The most common types of crown jewels are:
While some elements of crown jewels, such as coronets, date back to pre-Christian times, their use as sacred objects associated with royalty are generally believed to have begun with the Holy Roman Empire. By the end of the Middle Ages most of the European kingdoms had assembled their own collections of crown jewels.
Symbols of Divine Order
In addition to being decorative objects, crown jewels were used to represent God's authority on earth. Most objects were made of gold or silver, and precious gemstones—especially emeralds, carbuncles (rubies), sapphires, and pearls. Other gems could include garnets and varieties of quartz, such as amethysts. One should also note that in the early Middle Ages the use of glass gems was an accepted practice. Crown jewels could also be decorated in enamel, depicting scenes from the Bible, and portraits of apostles and saints.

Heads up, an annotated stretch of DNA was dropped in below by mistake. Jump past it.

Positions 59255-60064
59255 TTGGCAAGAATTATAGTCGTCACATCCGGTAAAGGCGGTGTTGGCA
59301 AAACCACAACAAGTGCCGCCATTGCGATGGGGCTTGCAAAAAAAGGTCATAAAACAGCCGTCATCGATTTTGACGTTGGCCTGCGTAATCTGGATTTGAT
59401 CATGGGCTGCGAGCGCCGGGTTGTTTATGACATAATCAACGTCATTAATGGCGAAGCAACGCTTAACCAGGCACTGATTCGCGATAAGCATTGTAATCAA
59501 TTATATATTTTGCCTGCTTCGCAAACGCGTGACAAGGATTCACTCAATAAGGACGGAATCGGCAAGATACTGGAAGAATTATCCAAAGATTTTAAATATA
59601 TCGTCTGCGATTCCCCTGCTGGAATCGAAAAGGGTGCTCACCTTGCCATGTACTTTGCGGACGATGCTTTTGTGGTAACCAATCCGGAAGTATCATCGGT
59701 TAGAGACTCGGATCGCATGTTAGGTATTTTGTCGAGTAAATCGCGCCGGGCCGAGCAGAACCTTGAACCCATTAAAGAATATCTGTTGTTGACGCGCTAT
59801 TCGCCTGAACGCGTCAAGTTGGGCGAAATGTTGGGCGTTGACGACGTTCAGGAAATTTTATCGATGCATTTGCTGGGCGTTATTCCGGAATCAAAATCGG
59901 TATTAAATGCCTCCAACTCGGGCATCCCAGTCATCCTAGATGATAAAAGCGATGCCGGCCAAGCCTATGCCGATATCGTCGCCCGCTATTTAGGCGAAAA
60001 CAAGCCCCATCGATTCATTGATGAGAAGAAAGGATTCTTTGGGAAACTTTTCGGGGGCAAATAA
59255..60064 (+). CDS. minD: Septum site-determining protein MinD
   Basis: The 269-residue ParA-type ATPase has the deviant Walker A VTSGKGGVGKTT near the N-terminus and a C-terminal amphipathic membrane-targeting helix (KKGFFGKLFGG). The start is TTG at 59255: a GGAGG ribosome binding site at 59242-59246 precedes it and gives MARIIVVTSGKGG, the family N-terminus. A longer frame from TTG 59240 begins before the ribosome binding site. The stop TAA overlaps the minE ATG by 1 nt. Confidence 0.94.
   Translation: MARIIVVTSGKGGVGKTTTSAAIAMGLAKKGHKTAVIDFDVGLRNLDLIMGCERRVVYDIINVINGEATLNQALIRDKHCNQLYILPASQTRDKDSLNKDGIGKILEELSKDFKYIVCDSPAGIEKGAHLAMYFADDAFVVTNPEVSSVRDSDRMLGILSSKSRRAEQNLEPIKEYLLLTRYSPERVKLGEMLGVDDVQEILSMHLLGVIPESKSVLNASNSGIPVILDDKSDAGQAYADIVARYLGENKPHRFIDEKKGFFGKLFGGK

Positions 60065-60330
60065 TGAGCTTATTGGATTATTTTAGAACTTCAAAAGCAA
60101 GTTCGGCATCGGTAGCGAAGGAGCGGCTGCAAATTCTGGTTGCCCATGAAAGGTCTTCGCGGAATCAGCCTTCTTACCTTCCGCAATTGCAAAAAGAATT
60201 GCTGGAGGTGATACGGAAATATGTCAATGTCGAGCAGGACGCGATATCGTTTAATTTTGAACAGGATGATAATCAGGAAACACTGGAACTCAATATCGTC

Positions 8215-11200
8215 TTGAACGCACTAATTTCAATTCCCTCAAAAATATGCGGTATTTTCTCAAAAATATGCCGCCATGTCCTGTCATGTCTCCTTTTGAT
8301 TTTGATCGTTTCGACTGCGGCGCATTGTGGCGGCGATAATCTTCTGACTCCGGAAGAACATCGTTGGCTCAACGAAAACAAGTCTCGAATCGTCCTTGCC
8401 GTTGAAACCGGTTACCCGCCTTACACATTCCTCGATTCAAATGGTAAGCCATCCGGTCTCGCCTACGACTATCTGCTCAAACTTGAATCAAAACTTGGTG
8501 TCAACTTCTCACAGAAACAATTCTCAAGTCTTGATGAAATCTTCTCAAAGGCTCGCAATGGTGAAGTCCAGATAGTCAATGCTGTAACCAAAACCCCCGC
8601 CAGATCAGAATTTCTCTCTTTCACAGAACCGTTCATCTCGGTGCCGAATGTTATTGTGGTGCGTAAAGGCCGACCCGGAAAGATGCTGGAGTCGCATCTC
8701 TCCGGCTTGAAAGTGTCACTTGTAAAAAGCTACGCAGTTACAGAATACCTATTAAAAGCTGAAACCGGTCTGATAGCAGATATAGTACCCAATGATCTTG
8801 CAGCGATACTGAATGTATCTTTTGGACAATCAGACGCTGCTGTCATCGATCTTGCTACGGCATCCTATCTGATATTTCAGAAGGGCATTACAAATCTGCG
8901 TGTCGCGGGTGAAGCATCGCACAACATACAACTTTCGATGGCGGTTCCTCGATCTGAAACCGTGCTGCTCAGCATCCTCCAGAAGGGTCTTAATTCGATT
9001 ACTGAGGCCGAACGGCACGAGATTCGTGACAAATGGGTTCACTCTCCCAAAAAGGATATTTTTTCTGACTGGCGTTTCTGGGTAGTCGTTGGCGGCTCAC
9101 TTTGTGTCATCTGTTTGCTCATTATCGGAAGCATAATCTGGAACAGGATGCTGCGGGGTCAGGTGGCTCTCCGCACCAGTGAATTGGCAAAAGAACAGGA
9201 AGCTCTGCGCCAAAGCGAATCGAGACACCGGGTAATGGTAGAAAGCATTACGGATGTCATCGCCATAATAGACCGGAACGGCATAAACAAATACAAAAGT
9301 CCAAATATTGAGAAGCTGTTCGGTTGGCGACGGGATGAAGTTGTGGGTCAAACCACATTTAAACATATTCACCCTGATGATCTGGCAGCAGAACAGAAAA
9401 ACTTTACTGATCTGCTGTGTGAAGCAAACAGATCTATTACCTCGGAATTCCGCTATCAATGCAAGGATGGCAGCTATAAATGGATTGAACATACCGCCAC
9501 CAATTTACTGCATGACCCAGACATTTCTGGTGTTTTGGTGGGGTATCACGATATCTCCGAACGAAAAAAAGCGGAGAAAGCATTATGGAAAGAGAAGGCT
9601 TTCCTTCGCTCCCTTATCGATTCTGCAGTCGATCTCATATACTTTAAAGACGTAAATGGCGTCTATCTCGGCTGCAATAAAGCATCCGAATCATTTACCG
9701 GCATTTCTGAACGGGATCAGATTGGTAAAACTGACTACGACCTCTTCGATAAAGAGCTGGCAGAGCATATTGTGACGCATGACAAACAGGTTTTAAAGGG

Due to their extreme hardness and difficulty in cutting, diamonds were generally lacking prior to the Renaissance. European jewel smiths did not discover how to cut and polish them until about 1380. In 1475 the Duke of Burgundy commissioned Louis de Berquem to cut three diamonds, one of them being the Sancy diamond. De Berquem developed a 32-facet cut, the ancestor of the modern brilliant cut. So impressive were his diamonds that they were included in the French crown jewels, thus creating a new fashion rage for the courts of Europe.
- Prince Michael of Greece, Crown Jewels of Europe, New York, 1983
- Eduard Gubelin & Franz-Xaver Erni, GEMSTONES: Symbols of Beauty & Power, Tucson AZ, 2000
- Henri-Jean Schnubel, Gems & Jewels, New York, 1972
- Crown Jewels Timeline (showing various crowns & other regalia) http://www.willofyre.com/CoronetResearchPage.htm